An article in the Sunday Boston Globe really bothered me. In “Hippocritical” Doctors, an OB attacked physicians who work for health plans. He was unhappy that they didn’t make the health plan pay for all the therapy he wanted for his daughter with cerebral palsy:
This doctor and others like him are making money denying care â€“ and they might as well hang up their white coats. They may believe that their administrative decisions are medically justifiable. However, it often appears that they are hired because their MD degrees lend a patina of legitimacy to administrative decisions that are based on interpretation of a health planâ€™s policies, not a chart, lab test, or CT scan…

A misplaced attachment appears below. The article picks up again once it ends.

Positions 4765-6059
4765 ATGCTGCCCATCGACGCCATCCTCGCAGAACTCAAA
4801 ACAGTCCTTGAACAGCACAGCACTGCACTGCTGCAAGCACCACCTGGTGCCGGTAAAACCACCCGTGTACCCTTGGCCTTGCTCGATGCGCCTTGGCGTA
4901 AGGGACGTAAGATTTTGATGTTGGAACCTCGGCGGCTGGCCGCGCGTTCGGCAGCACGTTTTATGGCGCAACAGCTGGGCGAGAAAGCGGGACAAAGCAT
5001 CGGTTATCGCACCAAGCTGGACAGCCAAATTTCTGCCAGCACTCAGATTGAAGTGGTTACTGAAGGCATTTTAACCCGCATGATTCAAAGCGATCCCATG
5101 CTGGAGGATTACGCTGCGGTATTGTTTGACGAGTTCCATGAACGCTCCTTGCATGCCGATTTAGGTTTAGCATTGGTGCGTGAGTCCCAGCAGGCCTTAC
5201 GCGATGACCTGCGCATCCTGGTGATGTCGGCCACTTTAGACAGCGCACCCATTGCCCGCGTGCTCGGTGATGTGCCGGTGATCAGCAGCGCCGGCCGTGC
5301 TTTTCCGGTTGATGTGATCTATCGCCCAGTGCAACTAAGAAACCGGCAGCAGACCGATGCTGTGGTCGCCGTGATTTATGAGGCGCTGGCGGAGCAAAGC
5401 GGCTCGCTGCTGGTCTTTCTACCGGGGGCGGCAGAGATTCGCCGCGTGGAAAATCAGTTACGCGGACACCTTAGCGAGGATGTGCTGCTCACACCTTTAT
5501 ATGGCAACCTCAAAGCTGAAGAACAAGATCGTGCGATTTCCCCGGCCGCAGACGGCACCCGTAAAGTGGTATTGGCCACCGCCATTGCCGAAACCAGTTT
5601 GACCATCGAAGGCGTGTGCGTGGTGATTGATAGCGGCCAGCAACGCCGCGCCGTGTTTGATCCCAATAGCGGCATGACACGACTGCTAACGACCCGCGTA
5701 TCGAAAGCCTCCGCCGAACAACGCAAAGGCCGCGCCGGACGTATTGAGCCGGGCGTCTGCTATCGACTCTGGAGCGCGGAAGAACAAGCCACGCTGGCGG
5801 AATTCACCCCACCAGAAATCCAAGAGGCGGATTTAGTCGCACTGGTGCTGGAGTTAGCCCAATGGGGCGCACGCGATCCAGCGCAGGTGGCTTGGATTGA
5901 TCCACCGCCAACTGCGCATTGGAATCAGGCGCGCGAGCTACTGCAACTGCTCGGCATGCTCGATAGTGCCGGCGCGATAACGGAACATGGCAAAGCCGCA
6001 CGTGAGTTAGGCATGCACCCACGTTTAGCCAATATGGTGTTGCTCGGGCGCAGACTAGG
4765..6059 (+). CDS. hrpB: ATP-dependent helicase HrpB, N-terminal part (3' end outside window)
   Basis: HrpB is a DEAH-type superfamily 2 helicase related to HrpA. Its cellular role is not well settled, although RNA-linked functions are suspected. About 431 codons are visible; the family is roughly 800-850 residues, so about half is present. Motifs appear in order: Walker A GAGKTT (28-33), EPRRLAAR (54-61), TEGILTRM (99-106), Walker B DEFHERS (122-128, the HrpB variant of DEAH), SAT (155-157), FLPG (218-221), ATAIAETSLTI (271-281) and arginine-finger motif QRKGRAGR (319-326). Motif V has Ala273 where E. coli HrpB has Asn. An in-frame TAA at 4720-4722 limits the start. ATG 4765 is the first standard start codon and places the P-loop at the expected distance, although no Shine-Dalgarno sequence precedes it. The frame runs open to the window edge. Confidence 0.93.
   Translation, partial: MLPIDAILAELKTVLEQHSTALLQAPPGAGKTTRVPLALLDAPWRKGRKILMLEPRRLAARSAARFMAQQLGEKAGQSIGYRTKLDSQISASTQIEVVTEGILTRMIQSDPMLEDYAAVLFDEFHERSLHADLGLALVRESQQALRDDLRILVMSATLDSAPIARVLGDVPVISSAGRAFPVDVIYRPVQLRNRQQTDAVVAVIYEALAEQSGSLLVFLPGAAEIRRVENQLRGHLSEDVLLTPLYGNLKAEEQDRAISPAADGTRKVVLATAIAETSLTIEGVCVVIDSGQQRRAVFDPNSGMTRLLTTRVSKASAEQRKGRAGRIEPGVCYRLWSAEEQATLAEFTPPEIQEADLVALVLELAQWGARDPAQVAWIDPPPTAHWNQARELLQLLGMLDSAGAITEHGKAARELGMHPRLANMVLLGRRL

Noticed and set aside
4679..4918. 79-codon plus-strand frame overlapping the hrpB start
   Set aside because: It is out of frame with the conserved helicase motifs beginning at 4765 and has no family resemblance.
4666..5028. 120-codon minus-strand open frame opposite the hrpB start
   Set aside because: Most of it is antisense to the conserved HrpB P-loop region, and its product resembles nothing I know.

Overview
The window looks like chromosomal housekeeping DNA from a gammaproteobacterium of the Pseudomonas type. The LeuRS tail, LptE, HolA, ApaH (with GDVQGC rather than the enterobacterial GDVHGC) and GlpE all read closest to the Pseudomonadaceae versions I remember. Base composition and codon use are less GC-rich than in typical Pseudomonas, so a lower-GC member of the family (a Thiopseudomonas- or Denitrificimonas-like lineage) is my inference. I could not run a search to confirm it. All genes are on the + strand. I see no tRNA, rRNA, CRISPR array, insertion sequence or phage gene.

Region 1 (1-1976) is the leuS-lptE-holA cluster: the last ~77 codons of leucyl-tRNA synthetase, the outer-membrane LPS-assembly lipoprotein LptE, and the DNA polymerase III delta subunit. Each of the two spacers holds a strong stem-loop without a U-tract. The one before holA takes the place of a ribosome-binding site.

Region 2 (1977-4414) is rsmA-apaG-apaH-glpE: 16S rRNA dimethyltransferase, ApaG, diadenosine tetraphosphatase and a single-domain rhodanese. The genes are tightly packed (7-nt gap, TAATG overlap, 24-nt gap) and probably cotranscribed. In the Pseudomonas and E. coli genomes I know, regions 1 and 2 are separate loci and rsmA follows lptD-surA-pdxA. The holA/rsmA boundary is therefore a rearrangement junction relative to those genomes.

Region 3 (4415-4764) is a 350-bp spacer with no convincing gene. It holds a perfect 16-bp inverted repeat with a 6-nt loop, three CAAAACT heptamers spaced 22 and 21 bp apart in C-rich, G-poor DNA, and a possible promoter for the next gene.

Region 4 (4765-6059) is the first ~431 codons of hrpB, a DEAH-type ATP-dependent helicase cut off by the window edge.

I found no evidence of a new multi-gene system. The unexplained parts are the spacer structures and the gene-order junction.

A physician who works for the health insurance industry told me that these doctors view themselves as having â€œan advocacy role for patient care.â€ Health plan physicians will argue that without them consumers would have no voice within the companyâ€™s walls. But I say let the businesspeople be the ones to withhold care in the name of cost savings and profit margins. Physicians are needed in the clinic and at the bedside, advocating for more care, not less.
The author shrugs off other physicians’ financial relationships with drug companies and banks, because they just damage society, “not… individual patients.”
I think the author is way off base. Remember the earlier days of managed care when doctors complained, sometimes legitimately about “being told how to practice medicine by someone from the HMO with a GED”? Isn’t it better to have a physician to speak with? Meanwhile, contrary to his statement, it doesn’t always make sense for the patient to get “more care.” It can be expensive and wasteful.
I sympathize with the author, who wants what’s best for his daughter, but health plan physicians don’t deserve the abuse he dishes out.March 29, 2007